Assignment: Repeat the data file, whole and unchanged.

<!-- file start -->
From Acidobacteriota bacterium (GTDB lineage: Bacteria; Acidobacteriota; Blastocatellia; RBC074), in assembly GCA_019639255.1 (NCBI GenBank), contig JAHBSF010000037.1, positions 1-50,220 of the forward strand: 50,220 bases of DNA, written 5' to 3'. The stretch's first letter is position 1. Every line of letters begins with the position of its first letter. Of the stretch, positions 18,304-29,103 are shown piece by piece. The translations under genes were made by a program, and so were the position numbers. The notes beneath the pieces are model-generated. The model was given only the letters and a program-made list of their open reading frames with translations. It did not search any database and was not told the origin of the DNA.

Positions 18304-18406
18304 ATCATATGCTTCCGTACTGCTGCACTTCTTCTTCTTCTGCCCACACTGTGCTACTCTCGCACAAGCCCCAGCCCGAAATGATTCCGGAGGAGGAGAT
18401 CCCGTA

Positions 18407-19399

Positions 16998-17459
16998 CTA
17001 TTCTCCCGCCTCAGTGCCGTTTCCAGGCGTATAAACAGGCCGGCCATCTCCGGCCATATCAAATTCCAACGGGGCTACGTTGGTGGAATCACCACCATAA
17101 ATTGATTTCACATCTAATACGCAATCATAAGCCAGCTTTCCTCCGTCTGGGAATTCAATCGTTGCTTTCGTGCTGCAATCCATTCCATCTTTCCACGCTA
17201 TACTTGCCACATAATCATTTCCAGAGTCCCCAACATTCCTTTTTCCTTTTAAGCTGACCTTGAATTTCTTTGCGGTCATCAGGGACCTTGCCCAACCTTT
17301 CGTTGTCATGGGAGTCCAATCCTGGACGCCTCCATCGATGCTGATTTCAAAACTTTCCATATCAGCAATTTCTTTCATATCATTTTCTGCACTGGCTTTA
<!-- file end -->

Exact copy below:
From Acidobacteriota bacterium (GTDB lineage: Bacteria; Acidobacteriota; Blastocatellia; RBC074), in assembly GCA_019639255.1 (NCBI GenBank), contig JAHBSF010000037.1, positions 1-50,220 of the forward strand: 50,220 bases of DNA, written 5' to 3'. The stretch's first letter is position 1. Every line of letters begins with the position of its first letter. Of the stretch, positions 18,304-29,103 are shown piece by piece. The translations under genes were made by a program, and so were the position numbers. The notes beneath the pieces are model-generated. The model was given only the letters and a program-made list of their open reading frames with translations. It did not search any database and was not told the origin of the DNA.

Positions 18304-18406
18304 ATCATATGCTTCCGTACTGCTGCACTTCTTCTTCTTCTGCCCACACTGTGCTACTCTCGCACAAGCCCCAGCCCGAAATGATTCCGGAGGAGGAGAT
18401 CCCGTA

Positions 18407-19399

Positions 16998-17459
16998 CTA
17001 TTCTCCCGCCTCAGTGCCGTTTCCAGGCGTATAAACAGGCCGGCCATCTCCGGCCATATCAAATTCCAACGGGGCTACGTTGGTGGAATCACCACCATAA
17101 ATTGATTTCACATCTAATACGCAATCATAAGCCAGCTTTCCTCCGTCTGGGAATTCAATCGTTGCTTTCGTGCTGCAATCCATTCCATCTTTCCACGCTA
17201 TACTTGCCACATAATCATTTCCAGAGTCCCCAACATTCCTTTTTCCTTTTAAGCTGACCTTGAATTTCTTTGCGGTCATCAGGGACCTTGCCCAACCTTT
17301 CGTTGTCATGGGAGTCCAATCCTGGACGCCTCCATCGATGCTGATTTCAAAACTTTCCATATCAGCAATTTCTTTCATATCATTTTCTGCACTGGCTTTA